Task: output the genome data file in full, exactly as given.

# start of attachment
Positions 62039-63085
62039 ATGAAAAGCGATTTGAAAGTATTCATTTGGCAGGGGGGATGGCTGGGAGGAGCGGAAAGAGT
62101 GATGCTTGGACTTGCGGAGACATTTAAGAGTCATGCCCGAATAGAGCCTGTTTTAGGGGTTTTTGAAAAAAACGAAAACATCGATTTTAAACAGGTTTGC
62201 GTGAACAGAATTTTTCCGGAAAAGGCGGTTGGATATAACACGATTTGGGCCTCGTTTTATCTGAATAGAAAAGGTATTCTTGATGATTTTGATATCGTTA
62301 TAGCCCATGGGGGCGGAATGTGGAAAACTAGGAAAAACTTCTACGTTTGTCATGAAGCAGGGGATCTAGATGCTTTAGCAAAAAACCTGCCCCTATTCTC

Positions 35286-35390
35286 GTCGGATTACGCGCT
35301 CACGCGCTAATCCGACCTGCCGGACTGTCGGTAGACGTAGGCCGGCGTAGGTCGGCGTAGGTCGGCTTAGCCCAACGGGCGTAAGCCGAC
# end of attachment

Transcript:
Positions 62039-63085
62039 ATGAAAAGCGATTTGAAAGTATTCATTTGGCAGGGGGGATGGCTGGGAGGAGCGGAAAGAGT
62101 GATGCTTGGACTTGCGGAGACATTTAAGAGTCATGCCCGAATAGAGCCTGTTTTAGGGGTTTTTGAAAAAAACGAAAACATCGATTTTAAACAGGTTTGC
62201 GTGAACAGAATTTTTCCGGAAAAGGCGGTTGGATATAACACGATTTGGGCCTCGTTTTATCTGAATAGAAAAGGTATTCTTGATGATTTTGATATCGTTA
62301 TAGCCCATGGGGGCGGAATGTGGAAAACTAGGAAAAACTTCTACGTTTGTCATGAAGCAGGGGATCTAGATGCTTTAGCAAAAAACCTGCCCCTATTCTC

Positions 35286-35390
35286 GTCGGATTACGCGCT
35301 CACGCGCTAATCCGACCTGCCGGACTGTCGGTAGACGTAGGCCGGCGTAGGTCGGCGTAGGTCGGCTTAGCCCAACGGGCGTAAGCCGAC